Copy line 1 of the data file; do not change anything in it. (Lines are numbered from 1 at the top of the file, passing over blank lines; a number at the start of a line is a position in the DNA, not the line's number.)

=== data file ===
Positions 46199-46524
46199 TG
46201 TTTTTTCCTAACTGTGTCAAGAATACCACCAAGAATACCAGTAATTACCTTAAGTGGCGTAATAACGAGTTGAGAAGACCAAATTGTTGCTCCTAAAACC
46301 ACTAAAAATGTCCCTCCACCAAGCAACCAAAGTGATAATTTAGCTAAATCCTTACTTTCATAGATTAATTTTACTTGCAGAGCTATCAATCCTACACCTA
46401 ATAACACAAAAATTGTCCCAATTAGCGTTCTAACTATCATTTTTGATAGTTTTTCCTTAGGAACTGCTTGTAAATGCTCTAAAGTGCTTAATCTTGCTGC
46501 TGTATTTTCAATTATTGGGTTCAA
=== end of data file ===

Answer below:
Positions 46199-46524